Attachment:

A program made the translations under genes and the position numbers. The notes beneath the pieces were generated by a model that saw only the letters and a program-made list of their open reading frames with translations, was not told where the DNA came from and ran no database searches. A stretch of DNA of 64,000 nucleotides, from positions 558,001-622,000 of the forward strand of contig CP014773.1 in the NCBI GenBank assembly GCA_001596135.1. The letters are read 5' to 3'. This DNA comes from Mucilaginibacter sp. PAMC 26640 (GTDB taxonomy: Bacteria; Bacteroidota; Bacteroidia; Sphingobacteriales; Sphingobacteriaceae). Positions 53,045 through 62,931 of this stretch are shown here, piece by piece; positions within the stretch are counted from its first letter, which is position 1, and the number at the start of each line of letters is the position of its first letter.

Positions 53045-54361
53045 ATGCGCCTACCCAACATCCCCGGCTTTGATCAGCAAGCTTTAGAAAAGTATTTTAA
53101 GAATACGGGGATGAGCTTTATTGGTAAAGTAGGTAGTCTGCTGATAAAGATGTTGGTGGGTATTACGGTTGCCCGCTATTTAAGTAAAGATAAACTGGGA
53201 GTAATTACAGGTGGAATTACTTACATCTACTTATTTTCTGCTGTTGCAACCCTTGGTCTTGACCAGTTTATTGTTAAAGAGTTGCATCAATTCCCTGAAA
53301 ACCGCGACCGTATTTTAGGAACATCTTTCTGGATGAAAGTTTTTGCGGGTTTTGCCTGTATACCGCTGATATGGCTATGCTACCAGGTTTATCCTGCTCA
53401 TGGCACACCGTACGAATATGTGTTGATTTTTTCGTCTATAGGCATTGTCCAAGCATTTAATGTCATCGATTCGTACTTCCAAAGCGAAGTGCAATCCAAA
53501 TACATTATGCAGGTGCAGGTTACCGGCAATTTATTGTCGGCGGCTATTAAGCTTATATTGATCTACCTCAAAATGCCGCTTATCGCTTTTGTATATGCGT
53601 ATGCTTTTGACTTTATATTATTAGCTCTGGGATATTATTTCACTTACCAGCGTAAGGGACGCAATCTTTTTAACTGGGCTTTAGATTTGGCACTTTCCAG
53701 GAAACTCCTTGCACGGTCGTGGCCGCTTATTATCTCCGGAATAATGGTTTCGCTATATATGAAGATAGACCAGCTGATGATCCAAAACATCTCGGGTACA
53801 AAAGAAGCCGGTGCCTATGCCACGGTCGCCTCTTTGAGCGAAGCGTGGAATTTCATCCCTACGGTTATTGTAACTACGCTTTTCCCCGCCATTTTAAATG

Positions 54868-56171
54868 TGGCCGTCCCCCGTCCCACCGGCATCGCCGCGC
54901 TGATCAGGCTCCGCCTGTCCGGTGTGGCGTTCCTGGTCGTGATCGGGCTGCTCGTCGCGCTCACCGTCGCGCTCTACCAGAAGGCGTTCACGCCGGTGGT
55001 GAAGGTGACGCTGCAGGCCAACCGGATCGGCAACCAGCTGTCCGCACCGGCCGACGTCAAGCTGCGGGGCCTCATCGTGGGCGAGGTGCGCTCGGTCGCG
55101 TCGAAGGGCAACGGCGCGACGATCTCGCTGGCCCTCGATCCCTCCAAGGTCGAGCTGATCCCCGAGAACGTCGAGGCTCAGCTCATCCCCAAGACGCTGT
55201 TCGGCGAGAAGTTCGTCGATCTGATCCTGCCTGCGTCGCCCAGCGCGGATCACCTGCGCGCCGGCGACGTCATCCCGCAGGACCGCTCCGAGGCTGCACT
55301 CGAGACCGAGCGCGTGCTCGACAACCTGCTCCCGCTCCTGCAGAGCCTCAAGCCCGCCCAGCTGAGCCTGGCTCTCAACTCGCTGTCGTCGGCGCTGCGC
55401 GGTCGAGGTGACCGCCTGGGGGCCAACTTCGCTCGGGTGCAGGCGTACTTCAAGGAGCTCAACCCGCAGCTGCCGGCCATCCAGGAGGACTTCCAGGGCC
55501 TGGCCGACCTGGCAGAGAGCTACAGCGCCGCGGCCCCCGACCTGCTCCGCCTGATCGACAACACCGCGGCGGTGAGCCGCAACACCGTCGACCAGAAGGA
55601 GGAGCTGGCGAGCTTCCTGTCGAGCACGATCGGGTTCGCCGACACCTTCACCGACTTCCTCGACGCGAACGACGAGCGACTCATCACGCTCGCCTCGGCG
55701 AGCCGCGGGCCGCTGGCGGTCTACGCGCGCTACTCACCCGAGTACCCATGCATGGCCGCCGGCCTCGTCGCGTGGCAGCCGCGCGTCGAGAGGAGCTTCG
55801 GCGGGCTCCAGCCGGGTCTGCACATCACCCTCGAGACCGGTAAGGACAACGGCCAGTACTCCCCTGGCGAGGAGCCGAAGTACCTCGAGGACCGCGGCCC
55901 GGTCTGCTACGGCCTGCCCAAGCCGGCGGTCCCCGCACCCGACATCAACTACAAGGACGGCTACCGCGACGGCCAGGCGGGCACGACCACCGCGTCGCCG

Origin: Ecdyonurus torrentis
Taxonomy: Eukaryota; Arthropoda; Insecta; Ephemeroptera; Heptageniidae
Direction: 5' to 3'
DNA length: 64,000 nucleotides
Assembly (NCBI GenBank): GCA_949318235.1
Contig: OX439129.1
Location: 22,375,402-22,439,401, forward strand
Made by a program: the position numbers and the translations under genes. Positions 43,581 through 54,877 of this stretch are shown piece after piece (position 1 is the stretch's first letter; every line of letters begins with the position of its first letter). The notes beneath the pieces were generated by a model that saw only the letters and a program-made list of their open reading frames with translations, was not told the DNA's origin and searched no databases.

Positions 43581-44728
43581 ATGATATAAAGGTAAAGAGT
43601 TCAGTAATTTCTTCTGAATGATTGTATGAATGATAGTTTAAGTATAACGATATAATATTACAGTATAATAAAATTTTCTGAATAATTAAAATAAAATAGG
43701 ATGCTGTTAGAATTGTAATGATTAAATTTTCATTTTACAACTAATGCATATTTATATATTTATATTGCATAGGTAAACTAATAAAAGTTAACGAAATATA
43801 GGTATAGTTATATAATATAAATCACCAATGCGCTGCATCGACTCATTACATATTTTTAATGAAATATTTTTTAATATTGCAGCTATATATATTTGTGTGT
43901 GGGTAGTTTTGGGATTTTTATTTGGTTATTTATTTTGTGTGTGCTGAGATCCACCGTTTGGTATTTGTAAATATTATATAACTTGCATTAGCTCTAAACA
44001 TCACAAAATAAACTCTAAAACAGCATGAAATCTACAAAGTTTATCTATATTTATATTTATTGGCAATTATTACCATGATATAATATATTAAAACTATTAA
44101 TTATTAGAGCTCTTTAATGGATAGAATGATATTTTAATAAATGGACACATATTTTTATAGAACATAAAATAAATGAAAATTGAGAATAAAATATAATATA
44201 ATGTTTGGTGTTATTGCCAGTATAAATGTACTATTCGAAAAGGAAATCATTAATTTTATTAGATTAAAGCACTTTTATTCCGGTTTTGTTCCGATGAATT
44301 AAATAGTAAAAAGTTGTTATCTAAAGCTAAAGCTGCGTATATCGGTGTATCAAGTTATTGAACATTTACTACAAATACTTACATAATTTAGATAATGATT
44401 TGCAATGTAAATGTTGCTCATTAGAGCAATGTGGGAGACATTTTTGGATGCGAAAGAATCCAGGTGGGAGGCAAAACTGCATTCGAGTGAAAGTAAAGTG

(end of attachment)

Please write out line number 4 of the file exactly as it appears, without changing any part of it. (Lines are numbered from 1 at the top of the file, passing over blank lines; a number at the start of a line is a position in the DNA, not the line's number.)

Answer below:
53101 GAATACGGGGATGAGCTTTATTGGTAAAGTAGGTAGTCTGCTGATAAAGATGTTGGTGGGTATTACGGTTGCCCGCTATTTAAGTAAAGATAAACTGGGA